However, some animal rights activists argue that no matter how well-regulated the industry is, it is still cruel to use animals for clothing. They argue that animals should not be killed for their fur, feathers, or skin, and that there are many vegan and cruelty-free alternatives available.
Timberland is aware of these concerns, and it is working to find ways to reduce its reliance on animal-derived materials. The company is investing in research and development of new materials, and it is working with suppliers to source more sustainable materials.
Here is a neutral summary of Timberland's animal welfare policy:
Timberland has a commitment to animal welfare.
The company only uses down that is certified by the Responsible Down Standard (RDS).
The company also only uses wool that is certified by the Wool Standard.
However, some animal rights activists argue that no matter how well-regulated the industry is, it is still cruel to use animals for clothing.
Timberland is aware of these concerns, and it is working to find ways to reduce its reliance on animal-derived materials.
Overall, Timberland is making progress in its commitment to animal welfare.
Waste Management: VF Corporation is working to reduce waste. Since 2015, they've managed to recycle or reuse more than 86,000 metric tons of materials that would have otherwise ended up in the landfill. As of 2022, they're recycling or reusing 97% of the waste from their distribution centers.
Across all their activities, they're recycling or reusing 90% of their waste as of 2022.
They're also aiming to get rid of all unnecessary single-use plastics in their operations and events by 2024.
Timberland offers a number of second-hand support options, including:
Timberland Renewed: This program offers refurbished Timberland products at a discounted price. Products in this program are inspected, cleaned, and repaired by Timberland before being sold.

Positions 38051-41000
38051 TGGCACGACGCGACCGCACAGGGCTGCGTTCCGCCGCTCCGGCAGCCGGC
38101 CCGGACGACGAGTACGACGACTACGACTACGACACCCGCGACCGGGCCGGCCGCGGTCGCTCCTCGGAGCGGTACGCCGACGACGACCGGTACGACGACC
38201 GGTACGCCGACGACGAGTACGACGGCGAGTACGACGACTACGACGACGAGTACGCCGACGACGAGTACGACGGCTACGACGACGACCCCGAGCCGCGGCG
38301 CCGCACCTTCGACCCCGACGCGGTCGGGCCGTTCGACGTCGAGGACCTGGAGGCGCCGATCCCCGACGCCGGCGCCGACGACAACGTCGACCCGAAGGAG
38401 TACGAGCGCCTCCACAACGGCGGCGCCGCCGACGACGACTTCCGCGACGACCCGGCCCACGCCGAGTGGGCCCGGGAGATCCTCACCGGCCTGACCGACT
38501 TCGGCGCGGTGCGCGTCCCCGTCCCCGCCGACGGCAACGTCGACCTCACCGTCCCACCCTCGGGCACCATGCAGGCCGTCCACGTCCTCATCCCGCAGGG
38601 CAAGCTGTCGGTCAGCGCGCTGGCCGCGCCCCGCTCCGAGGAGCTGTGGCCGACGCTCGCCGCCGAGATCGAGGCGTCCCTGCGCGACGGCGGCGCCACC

Timberland Worn Wear: This program allows customers to sell their used Timberland products. Customers can either ship their products to Timberland or drop them off at a participating retailer. Timberland will then inspect the products and offer a price. If the customer accepts the price, Timberland will sell the product on its Worn Wear website.
Timberland Gear Upcycling Program: This program allows customers to donate their used Timberland products to be recycled or upcycled. Timberland will then use the donated products to create new products or to support environmental initiatives.
Timberland offers a limited lifetime warranty on most of its products. This means that if your product is defective, Timberland will repair or replace it for free, no matter how long you have had it. There are a few exceptions to this warranty, such as products that have been damaged by accident or neglect.
Carbon offsetting is the process of compensating for greenhouse gas emissions by investing in projects that reduce or remove greenhouse gases from the atmosphere. The North Face has a number of carbon offset projects, including:
Planting trees: Trees absorb carbon dioxide from the atmosphere. The North Face has planted trees in a number of different locations around the world.
Investing in renewable energy projects: Renewable energy projects, such as solar and wind farms, do not produce greenhouse gases. The North Face has invested in a number of renewable energy projects around the world.